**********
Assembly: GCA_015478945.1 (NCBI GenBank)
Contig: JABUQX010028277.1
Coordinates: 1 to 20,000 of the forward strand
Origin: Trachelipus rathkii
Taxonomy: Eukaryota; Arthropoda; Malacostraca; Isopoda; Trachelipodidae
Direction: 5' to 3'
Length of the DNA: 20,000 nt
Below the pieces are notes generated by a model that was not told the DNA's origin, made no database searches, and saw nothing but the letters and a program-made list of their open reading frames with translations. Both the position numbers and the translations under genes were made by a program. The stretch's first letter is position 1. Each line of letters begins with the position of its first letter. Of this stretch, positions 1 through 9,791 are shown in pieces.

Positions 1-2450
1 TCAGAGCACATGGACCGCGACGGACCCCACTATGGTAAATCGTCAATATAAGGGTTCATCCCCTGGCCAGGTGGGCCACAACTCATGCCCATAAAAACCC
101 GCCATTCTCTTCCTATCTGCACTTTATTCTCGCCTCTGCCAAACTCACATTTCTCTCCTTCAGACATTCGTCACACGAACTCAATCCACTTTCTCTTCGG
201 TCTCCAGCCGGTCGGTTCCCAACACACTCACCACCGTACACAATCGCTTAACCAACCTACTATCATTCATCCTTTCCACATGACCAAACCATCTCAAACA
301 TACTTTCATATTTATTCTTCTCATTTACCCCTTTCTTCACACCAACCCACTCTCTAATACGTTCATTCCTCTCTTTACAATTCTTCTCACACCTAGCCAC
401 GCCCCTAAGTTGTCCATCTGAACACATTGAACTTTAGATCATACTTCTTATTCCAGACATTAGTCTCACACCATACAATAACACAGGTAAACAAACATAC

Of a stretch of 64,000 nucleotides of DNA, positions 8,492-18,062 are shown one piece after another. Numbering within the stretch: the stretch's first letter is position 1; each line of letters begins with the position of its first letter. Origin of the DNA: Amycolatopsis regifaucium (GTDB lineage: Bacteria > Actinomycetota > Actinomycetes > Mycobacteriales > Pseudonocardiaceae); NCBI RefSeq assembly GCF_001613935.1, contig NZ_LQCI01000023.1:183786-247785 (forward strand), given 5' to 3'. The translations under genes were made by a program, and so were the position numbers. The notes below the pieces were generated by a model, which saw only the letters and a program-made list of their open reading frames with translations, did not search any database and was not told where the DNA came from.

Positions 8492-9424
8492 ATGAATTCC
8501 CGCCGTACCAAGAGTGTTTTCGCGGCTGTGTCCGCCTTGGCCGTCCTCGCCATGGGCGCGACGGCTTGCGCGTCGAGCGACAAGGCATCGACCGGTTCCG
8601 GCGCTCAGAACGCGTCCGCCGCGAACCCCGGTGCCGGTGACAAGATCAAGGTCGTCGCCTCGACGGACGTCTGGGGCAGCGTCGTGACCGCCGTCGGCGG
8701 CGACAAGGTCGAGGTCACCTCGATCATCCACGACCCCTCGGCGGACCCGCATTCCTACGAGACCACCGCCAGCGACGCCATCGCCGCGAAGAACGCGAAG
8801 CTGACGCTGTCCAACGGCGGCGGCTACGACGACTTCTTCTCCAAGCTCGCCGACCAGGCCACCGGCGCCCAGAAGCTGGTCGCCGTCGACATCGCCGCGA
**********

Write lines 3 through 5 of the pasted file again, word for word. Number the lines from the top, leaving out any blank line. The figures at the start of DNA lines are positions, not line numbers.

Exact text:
Coordinates: 1 to 20,000 of the forward strand
Origin: Trachelipus rathkii
Taxonomy: Eukaryota; Arthropoda; Malacostraca; Isopoda; Trachelipodidae